Naturally, when the refugees reached the camp, they were in a pitiable condition after their mental and physical sufferings. They obviously required rest. But they soon recovered under the healthy conditions of the camp. The death rate, which was at first high, sixty and more a day, became extraordinarily low. In 1919 it was reduced to three per thousand, a figure which compares most favourably with that of 14.6 per thousand in the concentration camps in South Africa from 1900 to 1902. This was all the more remarkable as the climate of Iraq, where the temperature in the summer frequently reaches 120 in the shade, was entirely different from that to which the mountaineers were accustomed. For most of their villages were situated at an altitude of 4,000 to 5,000 feet, and in the summer, they went up higher still. These results reflect great credit on the British Medical Staff. They also show how greatly preventive medicine had improved in the past twenty years.

In another way, however, the Assyrians suffered. Dr. Wigram, in his book, "The Assyrians and their Neighbours", writes: "The administration (of the camp) erred on the side of kindness. Maintenance in idleness is good for neither Eastern nor Western, and the Assyrian is a type that shows the evil results of it sooner than others". Even before the war there had been some reason to think that the Assyrians might fall ready victims to pauperization. Mr. Athelstane Riley in 1886 reported to the Archbishop of Canterbury that to proceed on a begging tour in England or America was the highest ambition of any Assyrian. He appeared to take a rather gloomy view of their character, for he wrote: "I can only say of all the Nestorians and Assyrians who have visited England during the last few years, I cannot call to mind one, whose words I would believe, where his interests are concerned, or to whom I would entrust with any confidence the smallest sum of money". It was only natural that now they should speedily acquire "a refugee mentality". Indeed, this has been ever since 1919 the greatest curse of the Assyrians. It has largely destroyed their morale and generally has done them an infinity of harm.

Unfortunately, it was not possible to make the camp in any way self-supporting, so as to provide work for the refugees. Any such project would have entailed large initial outlay, and it was never intended that the camp should be anything but temporary. Apart from this, few of the men were skilled in anything but agricultural labour. The men, as a whole, were disinclined to work at all. Parties were from time to time sent out to work compulsorily, but these proved unsatisfactory.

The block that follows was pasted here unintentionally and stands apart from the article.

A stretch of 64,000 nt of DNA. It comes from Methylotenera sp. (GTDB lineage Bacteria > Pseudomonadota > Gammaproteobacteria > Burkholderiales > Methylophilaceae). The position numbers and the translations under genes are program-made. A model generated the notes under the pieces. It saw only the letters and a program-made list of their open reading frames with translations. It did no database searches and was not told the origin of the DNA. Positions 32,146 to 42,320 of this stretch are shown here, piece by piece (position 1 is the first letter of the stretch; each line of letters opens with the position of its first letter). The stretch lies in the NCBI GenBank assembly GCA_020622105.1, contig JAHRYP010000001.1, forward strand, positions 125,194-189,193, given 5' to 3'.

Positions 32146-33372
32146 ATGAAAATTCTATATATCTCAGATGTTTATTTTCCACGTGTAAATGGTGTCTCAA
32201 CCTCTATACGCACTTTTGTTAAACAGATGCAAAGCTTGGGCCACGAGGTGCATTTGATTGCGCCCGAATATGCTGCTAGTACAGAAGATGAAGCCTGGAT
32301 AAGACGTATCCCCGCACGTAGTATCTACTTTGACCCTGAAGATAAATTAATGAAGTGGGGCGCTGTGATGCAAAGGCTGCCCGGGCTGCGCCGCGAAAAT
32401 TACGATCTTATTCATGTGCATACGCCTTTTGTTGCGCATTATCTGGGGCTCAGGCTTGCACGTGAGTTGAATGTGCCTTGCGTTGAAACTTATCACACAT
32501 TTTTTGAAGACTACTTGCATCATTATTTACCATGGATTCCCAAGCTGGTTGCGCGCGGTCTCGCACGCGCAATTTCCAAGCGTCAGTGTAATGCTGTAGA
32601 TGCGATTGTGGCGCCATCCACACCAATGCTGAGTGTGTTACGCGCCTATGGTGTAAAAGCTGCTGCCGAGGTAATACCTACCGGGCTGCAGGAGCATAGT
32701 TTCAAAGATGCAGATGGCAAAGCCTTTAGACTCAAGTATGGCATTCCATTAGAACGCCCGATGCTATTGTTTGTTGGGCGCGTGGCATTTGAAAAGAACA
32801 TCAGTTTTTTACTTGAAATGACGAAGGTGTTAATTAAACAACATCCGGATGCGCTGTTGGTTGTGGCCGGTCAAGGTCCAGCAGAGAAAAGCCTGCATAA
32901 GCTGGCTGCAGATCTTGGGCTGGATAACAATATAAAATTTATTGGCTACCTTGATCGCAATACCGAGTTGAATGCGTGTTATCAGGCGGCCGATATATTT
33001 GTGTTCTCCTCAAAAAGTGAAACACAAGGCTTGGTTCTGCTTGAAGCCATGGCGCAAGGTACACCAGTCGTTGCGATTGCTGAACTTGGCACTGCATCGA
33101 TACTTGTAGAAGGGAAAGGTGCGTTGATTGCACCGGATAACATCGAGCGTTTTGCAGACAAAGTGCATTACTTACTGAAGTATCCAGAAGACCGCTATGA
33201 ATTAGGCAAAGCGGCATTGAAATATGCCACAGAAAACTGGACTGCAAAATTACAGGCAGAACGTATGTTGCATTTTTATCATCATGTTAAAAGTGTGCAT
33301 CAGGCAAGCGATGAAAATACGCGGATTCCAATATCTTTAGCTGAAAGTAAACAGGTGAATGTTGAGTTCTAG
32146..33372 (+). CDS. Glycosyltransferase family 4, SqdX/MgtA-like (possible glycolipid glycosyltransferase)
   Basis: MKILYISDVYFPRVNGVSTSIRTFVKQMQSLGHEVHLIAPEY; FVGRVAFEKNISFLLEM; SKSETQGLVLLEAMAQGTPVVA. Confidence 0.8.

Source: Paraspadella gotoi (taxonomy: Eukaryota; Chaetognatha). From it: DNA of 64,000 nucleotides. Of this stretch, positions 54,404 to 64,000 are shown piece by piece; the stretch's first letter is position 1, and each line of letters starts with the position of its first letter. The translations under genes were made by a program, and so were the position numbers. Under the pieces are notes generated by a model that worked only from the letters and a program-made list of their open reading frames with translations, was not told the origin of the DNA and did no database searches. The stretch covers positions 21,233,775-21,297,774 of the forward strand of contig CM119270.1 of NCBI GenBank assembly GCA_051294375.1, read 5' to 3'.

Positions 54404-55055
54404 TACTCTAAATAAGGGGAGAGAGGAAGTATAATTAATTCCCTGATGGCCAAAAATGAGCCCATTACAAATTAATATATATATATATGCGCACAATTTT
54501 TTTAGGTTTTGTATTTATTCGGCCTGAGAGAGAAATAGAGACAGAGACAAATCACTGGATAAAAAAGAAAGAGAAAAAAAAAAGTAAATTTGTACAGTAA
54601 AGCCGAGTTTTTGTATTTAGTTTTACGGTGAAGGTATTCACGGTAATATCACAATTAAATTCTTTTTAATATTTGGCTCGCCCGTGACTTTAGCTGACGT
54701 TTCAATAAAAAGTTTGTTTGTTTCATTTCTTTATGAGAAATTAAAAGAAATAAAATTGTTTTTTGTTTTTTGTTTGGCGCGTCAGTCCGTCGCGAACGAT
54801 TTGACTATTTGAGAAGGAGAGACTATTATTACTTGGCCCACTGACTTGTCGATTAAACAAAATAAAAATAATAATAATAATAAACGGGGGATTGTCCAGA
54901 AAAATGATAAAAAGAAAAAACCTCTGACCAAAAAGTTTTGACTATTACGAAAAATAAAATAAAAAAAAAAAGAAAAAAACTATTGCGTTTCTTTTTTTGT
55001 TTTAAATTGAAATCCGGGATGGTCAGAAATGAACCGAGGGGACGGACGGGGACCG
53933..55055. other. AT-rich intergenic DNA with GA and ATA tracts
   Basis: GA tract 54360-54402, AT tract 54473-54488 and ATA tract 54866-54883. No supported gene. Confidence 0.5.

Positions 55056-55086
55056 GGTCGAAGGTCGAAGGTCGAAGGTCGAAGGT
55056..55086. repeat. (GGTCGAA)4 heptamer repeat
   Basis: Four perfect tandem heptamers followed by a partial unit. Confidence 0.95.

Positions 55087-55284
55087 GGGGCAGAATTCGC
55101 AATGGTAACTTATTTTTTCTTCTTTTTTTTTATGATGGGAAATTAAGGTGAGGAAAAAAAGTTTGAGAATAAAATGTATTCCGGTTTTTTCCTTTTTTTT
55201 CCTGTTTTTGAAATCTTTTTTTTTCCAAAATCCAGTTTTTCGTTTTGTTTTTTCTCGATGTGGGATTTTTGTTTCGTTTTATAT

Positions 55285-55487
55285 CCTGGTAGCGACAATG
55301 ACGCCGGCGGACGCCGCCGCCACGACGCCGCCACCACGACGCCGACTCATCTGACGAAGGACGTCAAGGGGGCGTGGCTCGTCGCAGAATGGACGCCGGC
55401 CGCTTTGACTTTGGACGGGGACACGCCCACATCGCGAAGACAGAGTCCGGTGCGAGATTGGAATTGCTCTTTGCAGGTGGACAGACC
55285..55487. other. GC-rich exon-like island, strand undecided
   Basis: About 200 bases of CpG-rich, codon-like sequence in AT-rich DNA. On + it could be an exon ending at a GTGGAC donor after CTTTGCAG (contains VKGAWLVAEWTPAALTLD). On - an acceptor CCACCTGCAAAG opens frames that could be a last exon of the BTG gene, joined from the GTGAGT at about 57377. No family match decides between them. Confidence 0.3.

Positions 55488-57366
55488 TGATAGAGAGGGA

It was interesting to observe how rapidly the Assyrians picked up the new ideas which just after the war deluded so many people in an exhausted world. Their hopes of reviving the ancient Assyrian Empire rose high. And as the days passed their claims grew more and more expansive. Finally, they demanded a kingdom stretching from Kifri, south of Kirkuk, to Diarbeke. They appear to have forgotten that even if all the Assyrians in the world were collected together, they would only form a small minority in this area. They also forgot that the absolute essential to the formation of a nation was unity, and even at Hamadan the British officers found the divisions among the Assyrians confusing and humiliating.

The question had arisen at once as to what was to be done with them. The refugees themselves had no other desire but to return to their former homes, and that as soon as possible. The British Government earnestly desired the same thing. But many difficulties were in the way. To leave the Armenians for the moment aside, it must be pointed out that the Assyrians did not all come from the same district. As regards the Persian subjects from Urmiyah, the difficulties, though considerable were not insuperable, and in due course most of them did return to their former homes. But they could not return at once. The Persian Government was, perhaps naturally, not at all anxious to have them back. It objected that the Province of Azerbaijan was in a state of turmoil, and that their return was unsafe. A British officer, Major Eadie, visited Urmiyah and found bitter feeling existing against the Assyrians. For during their stay at Urmiyah the mountaineers had not always behaved as well as they might have. True, they had much provocation, but the Persians had forgotten the provocation and remembered only the excesses.

With the Hakkiari mountaineers the problem was still more difficult. This district remained, after the Armistice, north of the de facto frontier, which later became known as the Brussels Line, and within the borders of Turkey. The Turks refused to have the Assyrians back. The Sykes-Picot Agreement of 1915 had placed Mosul and the surrounding country under the French sphere of influence. Until the British and French agreed to modify this arrangement, the British authorities had no real or permanent authority in the north. Nor was the local situation there at all secure. The Kurds in the mountains were not yet under control; they never really had been in the days of the Turks. Turkish propaganda was now keeping them active.